• Common sense is implicit human intelligencd for navigating concrete everudat situations. We follow a ton of rules just to choose clothes and get to work without thinking about it.
  • The problem is using common sense for comolicated situations like politics.
  • We match “obvious” by choosing facts that match provided answer.
  • “everything is obvious once you know the answer”
  • Post hoc “explanations” are really stories. Tell us what happened, but not why. We are tempted to generalize the stories to make predictions.
  • In complex systems, history never really repeats in subtle but important ways.
  • policy, stategy and marketing can benefit from this now because we can measure social things.
  • Book: everything is obvious once you know the answer
How Are Brands Using Facebook Right Now? Michael Lazerow (Buddy Media)
  • Half of facebook users log in every day. More facebook likes/comments than google searches per month
  • 31% of all ad impressions in US are on Facebook – wow
  • What next: businesses reorg around people/connections
  • Must offer something of value – coupon, discount content, access

What’s next?

  • car as an app? Car knows where you are and when stop. [four square like]. [NYers don’t have cars. Phones are more universal here]
  • Ask friends for advice from dressing room before buy clothes

This is “social commerce”

A New Dimension for Google Maps Brian McClendon And Evan Parker (Google)
  • google Earth downloaded 1 bikkion times as of last week
  • Google maps – first map site to use ajax
  • On android, uses open gl to make 3d maps
  • Today announcing 3d maps on desktop without a plugin
  • Click try it now in bottom left corner
  • Now every line of frame in every frame drawn with gl
  • Smooth zooming
  • Labels fade in and out smoothly as zoom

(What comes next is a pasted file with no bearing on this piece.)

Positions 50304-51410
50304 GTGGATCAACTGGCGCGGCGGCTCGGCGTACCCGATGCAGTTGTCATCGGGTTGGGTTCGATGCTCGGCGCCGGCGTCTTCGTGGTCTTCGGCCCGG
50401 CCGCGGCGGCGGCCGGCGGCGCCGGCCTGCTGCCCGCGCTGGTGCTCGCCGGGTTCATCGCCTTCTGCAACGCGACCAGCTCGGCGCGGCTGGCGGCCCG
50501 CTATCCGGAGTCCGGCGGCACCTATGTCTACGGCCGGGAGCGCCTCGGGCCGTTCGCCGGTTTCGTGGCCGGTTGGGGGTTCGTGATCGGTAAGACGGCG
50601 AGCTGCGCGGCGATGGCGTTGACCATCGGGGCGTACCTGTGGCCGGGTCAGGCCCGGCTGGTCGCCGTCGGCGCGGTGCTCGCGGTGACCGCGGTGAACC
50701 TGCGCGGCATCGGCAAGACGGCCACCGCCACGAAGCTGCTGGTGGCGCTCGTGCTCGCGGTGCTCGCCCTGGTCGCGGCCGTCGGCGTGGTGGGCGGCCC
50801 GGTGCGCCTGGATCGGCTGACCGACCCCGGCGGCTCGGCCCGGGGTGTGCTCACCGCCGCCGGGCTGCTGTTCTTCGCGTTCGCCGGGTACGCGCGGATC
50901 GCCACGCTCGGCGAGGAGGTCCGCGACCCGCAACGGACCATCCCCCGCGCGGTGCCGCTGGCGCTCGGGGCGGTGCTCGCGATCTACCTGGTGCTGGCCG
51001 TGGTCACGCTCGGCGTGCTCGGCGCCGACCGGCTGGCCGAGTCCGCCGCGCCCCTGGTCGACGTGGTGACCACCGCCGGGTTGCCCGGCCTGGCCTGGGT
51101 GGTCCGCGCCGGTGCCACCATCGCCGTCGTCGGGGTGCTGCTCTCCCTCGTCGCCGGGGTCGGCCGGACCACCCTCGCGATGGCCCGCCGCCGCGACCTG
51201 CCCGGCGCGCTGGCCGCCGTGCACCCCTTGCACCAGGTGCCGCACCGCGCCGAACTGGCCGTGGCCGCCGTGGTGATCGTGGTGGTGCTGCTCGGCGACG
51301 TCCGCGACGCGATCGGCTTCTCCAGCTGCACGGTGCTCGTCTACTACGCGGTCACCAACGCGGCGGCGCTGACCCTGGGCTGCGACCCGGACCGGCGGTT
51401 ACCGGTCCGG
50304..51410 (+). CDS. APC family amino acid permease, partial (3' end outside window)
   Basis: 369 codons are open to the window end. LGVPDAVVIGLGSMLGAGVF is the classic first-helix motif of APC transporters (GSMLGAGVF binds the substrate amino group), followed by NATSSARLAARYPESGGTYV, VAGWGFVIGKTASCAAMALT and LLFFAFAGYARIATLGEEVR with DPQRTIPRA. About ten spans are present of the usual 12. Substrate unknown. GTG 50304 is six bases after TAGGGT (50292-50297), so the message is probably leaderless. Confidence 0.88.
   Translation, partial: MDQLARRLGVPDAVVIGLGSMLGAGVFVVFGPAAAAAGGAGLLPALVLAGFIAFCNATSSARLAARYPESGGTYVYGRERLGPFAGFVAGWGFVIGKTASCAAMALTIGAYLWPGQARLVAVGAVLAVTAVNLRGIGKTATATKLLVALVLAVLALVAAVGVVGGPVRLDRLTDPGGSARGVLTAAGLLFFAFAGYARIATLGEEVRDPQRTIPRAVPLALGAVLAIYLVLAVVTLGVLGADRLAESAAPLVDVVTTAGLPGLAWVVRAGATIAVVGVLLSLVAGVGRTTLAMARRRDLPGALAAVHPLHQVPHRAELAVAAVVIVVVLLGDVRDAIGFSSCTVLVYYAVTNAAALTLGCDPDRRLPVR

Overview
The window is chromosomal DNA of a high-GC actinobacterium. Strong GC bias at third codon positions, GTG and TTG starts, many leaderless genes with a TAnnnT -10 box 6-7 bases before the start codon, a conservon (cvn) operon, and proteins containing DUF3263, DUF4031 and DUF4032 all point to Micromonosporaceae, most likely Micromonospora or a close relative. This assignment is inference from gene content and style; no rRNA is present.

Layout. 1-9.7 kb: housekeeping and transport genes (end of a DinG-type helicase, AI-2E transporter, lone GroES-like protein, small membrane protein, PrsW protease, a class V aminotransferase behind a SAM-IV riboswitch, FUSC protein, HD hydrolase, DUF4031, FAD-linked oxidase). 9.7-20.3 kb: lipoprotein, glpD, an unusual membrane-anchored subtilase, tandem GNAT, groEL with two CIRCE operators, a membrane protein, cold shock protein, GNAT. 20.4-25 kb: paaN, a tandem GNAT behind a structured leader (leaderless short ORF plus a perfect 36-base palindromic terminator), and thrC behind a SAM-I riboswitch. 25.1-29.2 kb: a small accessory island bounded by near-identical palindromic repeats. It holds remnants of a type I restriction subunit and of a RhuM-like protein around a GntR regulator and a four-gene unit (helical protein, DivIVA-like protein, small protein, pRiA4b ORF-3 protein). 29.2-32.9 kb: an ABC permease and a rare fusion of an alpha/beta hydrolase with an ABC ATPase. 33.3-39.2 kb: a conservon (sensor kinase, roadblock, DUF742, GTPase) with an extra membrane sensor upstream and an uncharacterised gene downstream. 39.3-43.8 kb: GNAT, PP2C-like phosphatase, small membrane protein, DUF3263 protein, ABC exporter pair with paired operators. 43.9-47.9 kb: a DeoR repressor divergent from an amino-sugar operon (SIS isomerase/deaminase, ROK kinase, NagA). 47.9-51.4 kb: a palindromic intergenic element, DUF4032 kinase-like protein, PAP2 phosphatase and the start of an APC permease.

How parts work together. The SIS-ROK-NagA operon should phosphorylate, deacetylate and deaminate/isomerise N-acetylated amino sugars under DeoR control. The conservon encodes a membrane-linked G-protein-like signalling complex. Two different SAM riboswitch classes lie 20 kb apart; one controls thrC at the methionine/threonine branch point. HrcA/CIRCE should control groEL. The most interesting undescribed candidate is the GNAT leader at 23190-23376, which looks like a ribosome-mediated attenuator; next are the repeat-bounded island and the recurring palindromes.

• See 3d skyscrapers as zoom in and move around – cool!
  • Showed zooming into collesium in rome – really does look like seeing from a plane
  • If keep zooming in switches to street view
  • Showed the High Line park in 3d
  • Works in chrome and firefox 8 beta. More coming
The Internet Baratunde Thurston (The Onion)
  • He wrote a book based on a stray thought that became a meme on twitter (#howtobeblack)
  • #livewriting let people watch while wrote the end and went better than expected
  • And nice to end with humor

live blogging web 2.0 expo – wednesday keynotes

See table of contents for full list of web 2.0 expo posts

Opening Remarks Brady Forrest (O’Reilly Media, Inc.), Sarah Milstein (TechWeb)

The Online Animal Economy: Examining the Cute Kitty Video Patrick Davison (WhatWeKnowSoFar/MemeFactory)

  • Talking about cats. How could this be bad? The title of this talk is one chapter in a book the author is writing and the talk is about the author went about writing it.
  • The videos got laughter unsurprisingly. It isn’t just kittys. I liked the dog riding a turtle.
  • The theory is this is about human-animal interaction being funny being more public/tv and cute being more private/youtube. Theory was wrong. Most youtube videos were exotic animals, violent animals, funny, cute and sexual. Kitties dominate the cute category. Including baby panda as a kitty. New media gets wisdom and weird stuff from crowd.

The Five Laws of Engagement Siobhan Quinn (foursquare)